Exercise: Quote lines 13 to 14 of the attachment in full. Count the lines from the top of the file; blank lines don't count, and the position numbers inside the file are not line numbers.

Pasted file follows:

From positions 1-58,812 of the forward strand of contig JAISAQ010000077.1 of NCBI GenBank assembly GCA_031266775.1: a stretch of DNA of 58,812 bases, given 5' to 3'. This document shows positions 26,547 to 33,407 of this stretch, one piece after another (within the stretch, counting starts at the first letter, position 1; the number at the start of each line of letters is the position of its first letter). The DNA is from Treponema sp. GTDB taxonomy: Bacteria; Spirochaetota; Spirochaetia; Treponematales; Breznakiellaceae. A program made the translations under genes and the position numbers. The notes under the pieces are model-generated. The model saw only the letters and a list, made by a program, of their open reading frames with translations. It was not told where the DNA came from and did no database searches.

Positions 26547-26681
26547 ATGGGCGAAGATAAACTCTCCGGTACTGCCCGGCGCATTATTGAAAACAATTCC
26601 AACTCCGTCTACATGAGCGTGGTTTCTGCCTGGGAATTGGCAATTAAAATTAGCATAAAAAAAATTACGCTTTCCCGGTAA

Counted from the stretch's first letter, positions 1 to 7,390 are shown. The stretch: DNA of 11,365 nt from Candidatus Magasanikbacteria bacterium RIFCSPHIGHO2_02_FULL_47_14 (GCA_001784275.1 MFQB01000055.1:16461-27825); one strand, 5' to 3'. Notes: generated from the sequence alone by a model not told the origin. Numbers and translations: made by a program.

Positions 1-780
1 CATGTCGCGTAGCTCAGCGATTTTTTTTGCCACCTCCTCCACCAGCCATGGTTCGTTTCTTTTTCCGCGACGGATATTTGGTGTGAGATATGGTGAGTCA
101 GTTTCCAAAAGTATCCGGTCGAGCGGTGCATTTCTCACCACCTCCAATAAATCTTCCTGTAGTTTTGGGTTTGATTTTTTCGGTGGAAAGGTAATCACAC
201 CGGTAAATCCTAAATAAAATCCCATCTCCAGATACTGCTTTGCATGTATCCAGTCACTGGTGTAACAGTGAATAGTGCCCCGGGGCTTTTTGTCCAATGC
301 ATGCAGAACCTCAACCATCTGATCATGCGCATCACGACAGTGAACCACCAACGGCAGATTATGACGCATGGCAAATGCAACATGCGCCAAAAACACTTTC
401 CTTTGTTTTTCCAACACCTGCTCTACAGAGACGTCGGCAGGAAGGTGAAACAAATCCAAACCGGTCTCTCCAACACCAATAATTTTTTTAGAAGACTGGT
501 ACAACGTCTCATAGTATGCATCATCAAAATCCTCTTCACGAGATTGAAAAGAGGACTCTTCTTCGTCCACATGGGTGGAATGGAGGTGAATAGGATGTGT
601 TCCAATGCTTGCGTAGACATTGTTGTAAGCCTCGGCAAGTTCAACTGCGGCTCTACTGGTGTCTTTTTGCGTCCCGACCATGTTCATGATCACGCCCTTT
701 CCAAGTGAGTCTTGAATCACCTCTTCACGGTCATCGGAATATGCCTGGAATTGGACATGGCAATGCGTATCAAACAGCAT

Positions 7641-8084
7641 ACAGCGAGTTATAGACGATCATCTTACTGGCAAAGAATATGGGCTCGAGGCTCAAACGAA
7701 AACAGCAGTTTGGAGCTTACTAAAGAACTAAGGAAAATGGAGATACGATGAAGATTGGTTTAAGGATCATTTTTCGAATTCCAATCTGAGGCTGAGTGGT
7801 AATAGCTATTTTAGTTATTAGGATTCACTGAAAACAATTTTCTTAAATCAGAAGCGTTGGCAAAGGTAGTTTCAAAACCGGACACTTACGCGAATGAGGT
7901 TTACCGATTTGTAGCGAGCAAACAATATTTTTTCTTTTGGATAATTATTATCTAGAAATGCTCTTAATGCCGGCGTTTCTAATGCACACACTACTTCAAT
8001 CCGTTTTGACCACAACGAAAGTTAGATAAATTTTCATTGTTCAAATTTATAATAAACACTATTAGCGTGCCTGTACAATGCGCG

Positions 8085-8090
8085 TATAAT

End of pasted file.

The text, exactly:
601 TCCAATGCTTGCGTAGACATTGTTGTAAGCCTCGGCAAGTTCAACTGCGGCTCTACTGGTGTCTTTTTGCGTCCCGACCATGTTCATGATCACGCCCTTT
701 CCAAGTGAGTCTTGAATCACCTCTTCACGGTCATCGGAATATGCCTGGAATTGGACATGGCAATGCGTATCAAACAGCAT